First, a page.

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How to Use Online Weather Resources

Conditions mean everything when planning your weekend adventure. Check out our Rocky Mountain Editor's favorite sites.

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There are more weather resources online than just newscaster-level forecasts. Shown here is detailed wind speed information from weatherunderground.com/maps.

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The best basic forecasts for most locations come from Weather Underground which is a good starting point.

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Their detailed 7-day forecasts are excellent for trip planning, since they include four detailed projections for each day.

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Your next stop should be weather.gov, which offers portals into more detailed maps and analysis. Often the forecasts differ slightly from Weather Underground.

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The lower right of the NOAA page takes you to two more valuable resources – radar and satellite imagery.

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NOAA’s “Base Reflectivity Radar” shows approaching cloud and storm systems. Choose “Loop” to get a sense of wind and cloud movement.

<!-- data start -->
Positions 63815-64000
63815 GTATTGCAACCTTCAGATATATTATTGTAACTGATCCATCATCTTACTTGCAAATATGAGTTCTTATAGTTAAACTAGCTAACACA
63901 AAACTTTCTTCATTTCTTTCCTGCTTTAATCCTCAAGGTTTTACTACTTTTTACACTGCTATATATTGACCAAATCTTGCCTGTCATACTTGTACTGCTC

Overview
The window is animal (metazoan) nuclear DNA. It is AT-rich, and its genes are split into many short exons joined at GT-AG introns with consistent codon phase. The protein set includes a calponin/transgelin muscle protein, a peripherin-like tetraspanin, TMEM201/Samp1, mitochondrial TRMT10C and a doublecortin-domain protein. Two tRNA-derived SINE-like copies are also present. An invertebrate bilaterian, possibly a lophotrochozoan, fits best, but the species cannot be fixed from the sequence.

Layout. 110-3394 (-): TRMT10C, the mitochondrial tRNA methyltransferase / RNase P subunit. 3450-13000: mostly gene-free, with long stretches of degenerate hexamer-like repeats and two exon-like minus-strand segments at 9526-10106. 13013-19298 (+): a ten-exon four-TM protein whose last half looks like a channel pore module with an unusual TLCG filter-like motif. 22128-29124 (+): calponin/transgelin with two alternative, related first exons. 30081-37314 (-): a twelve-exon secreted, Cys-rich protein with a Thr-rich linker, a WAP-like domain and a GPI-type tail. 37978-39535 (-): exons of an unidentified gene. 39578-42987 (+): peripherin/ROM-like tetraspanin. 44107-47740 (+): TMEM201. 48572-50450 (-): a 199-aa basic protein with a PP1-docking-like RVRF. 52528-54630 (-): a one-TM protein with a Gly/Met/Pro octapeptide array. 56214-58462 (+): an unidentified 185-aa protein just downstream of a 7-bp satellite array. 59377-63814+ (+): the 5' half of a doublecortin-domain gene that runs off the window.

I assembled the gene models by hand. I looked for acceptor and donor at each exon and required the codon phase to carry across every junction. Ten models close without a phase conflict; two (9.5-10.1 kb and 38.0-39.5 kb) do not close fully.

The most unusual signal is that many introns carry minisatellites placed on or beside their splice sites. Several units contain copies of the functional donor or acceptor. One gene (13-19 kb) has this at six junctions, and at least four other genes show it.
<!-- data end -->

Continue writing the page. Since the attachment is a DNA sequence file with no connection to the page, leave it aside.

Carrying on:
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NOAA satellite imagery can also be accessed directly from www.goes.noaa.gov. Choose infrared, and animation (movie cam icon) for most detailed info.

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Www.goes.noaa.gov sector satellite images are superb for showing you approaching weather several days out.

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Going canoeing, or on hikes that require river fords? Go to www.waterdata.usgs.gov for river flow information, searchable by state and time frame.

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Once you’ve navigated the www.waterdata.usgs.gov site, you’ll get detailed flow graphs, like this one for the Escalante River in southern Utah – approaching kayak level, but tough to ford.

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How much light will you get per day at your destination? Find sunrise/sunset, moonrise/moonset, and moon phases, all for specific locations, by going to aa.usno.navy.mil/data/.

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Googling up your State Department of Transportation can reveal good data too. (Note: States vary.) In the upper right you see a real-time Utah Commuterlink traffic camera for the highway across Boulder Mtn in southern Utah – showing clear, sunny skies.

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Here Utah Commuterlink shows current and graphed temperatures, and current wind speed, for their weather station at 9,000 ft on Boulder Mountain – valuable info for spring, fall or winter.